[*Fruity* music] Greetings, my beautiful lovelies. Hello, it’s Emmy. Welcome back to another Fruity Fruits episode.
And welcome back to the upstairs. If you missed my Wagashi taste test, I did it
up here because I was having some work done downstairs in my kitchen, so I had to relocate.
So, many of you enjoyed the background, so here I am again.
Hopefully you can see the background. This time, I’ve included some information about
the fruit that I’m going to be tasting which is… this. And this is a soursop. So, soursop’s scientific name
is Annona muricata and it is native to the Tropical Americas. This is in the family Anonaceae and it is related to cherimoya and custard apple. I have tasted a sugar apple before, but never a soursop.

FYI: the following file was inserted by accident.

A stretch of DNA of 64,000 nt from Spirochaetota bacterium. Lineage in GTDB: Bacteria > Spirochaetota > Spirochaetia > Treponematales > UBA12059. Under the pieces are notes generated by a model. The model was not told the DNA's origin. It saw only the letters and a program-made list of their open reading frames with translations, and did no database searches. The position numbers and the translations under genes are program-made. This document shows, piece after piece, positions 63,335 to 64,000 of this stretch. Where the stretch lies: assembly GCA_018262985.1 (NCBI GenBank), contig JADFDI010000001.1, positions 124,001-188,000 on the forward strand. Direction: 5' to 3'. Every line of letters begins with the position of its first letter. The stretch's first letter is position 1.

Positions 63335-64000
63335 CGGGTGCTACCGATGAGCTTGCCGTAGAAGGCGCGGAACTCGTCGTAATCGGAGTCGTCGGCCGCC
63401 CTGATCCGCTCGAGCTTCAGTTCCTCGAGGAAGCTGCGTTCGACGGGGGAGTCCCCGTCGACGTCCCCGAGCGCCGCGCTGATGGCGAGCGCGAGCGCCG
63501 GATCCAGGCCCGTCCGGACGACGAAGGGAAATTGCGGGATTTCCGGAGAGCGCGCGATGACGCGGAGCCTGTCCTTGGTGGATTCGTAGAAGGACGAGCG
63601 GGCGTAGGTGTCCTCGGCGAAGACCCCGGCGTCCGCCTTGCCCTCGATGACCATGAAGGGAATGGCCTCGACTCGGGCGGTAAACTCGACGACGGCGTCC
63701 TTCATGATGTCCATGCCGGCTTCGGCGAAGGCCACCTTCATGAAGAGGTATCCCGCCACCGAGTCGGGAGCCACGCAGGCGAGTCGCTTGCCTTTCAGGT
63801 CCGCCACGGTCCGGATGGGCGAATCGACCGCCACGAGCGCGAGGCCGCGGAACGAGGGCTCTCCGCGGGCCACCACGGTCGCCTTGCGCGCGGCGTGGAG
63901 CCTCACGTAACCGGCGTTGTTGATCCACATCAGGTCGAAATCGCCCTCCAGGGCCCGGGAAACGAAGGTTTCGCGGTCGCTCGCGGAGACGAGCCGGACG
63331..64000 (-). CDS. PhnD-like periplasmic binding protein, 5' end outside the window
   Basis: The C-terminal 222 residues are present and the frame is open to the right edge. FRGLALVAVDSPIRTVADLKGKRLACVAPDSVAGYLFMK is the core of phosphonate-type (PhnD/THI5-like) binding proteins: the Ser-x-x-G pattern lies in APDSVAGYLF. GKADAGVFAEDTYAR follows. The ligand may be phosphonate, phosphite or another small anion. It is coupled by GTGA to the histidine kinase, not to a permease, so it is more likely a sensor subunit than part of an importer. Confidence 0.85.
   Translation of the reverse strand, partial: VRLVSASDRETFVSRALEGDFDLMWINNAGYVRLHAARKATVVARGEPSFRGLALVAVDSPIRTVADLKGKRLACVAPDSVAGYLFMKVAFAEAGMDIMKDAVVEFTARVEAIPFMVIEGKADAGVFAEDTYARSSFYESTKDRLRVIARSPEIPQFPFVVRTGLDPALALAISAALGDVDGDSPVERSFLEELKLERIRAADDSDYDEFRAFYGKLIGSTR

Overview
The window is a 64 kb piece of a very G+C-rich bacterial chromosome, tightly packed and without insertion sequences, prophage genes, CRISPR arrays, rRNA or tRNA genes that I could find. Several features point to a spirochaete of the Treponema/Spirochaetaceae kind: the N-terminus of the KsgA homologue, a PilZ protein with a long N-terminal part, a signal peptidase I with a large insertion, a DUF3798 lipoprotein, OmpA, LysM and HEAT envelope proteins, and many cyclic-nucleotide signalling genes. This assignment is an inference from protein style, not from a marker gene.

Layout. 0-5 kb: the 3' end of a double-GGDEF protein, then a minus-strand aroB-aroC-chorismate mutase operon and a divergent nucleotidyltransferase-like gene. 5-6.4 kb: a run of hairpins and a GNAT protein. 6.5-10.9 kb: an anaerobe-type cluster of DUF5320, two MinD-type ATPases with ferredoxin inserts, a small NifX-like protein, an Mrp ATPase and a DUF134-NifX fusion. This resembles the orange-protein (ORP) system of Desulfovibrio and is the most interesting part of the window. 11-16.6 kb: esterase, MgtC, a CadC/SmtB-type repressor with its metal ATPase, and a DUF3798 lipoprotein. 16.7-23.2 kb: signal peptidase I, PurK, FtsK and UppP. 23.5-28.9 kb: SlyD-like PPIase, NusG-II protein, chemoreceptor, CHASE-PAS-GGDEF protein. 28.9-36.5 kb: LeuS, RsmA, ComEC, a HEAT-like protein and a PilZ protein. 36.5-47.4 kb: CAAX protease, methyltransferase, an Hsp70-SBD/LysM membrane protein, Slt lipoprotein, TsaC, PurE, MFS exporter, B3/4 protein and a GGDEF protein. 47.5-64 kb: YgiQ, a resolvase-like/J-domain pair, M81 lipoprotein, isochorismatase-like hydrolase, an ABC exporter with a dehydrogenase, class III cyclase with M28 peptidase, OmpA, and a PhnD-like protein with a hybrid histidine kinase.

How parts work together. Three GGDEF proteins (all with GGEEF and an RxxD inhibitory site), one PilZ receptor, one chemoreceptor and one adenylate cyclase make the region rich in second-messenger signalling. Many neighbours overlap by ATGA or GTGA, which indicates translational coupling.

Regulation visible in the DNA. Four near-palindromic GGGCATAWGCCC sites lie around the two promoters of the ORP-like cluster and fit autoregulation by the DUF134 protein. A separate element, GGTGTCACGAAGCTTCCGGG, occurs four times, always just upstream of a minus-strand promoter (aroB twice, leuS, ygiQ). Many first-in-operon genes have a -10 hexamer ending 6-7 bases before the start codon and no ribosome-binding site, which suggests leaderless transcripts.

I found this at my local Whole Foods. This is $9.95 a pound, and this weighs about a pound and a half, so this was about fifteen dollars. When I got this two days ago, this was much greener. The produce clerk told me that I should eat this, but he said I should wait a couple days before eating it. It should have a slight give to it. He said kind of similar to an avocado. So if you’re new to the Fruity Fruits series, I’ll put the playlist there and there and you can see all the fruits I’ve tasted. I’ve tasted many many many of them including tropical fruits like durian and dragonfruit and longan and all kinds of wonderful fruits. And this will soon be the next addition: the soursop So I’ve never had one of these before, but, based on the diagrams I was looking at to reference these pictures here, the flesh is going to be white and there should be big kind of black or brown seeds inside. So, it doesn’t smell like much; it has a nice heft to it. So yes, let’s go ahead and cut it open, shall we? Alright, the skin is very leathery. But it’s cutting pretty easily. Look at that. Wow! Let’s cut this again. So the seeds are pretty large. So I’m going to remove the core. So, similar to a custard apple, there’s these great big shiny, black and brown seeds in here. So I’m gonna remove those, and then just scoop out the flesh. Now that I’ve opened it: it’s very fragrant; it smells kind of floral. So I’m just gonna scoop some of this white flesh here, and give this a go. All right, here we go. Itadakimasu! Hmm!? Mmmm…. Oh, that’s nice! I wasn’t expecting it to be sour, although it’s called soursop. It has a nice tang to it. And a beautiful flavor. It reminds me a little bit of a kiwi. It doesn’t have the crunchy seeds as a kiwi, but it has that kind of tangy fruitiness to it. But it has a really lasting nice floral flavor. In terms of texture, it’s very different than a kiwi: It’s a little bit more fibrous and pulpy… None of those things sound delicious, but it’s — interesting. There’s enough to chew and enough to kind of roll in your mouth. And the flavor is a little bit like a pineapple, in terms of its intensity. It’s just intense, and lasting and floral. It’s delicious. I love it. I love it. I love it. I love it. It is difficult to get the fruit out, though. Mm-hmm. So soursop is not as acidic as passion fruit, but it still has that really pronounced, vibrant, tropical intense flavor to it. Lovely. And a very interesting texture too. So that was the soursop. Absolutely lovely. Let me know in the comments if you’ve ever had one before, or if they’re native to your area, or if there’s this particular kind of fruit that you’d like me to taste I’ll see what I can do in terms of procuring it. And thank you guys so much for watching. I hope you guys enjoyed that one. I hope you guys learned something. Let me know if you like the chalkboard background. I can do my Fruity Fruit episodes up here, because it doesn’t require any cooking. And….yeah, be sure to share this video with your friends, follow me on social media so you can see what I am up to outside of the video making and I shall see you my next one. Toodle-oo. Take care. Bye!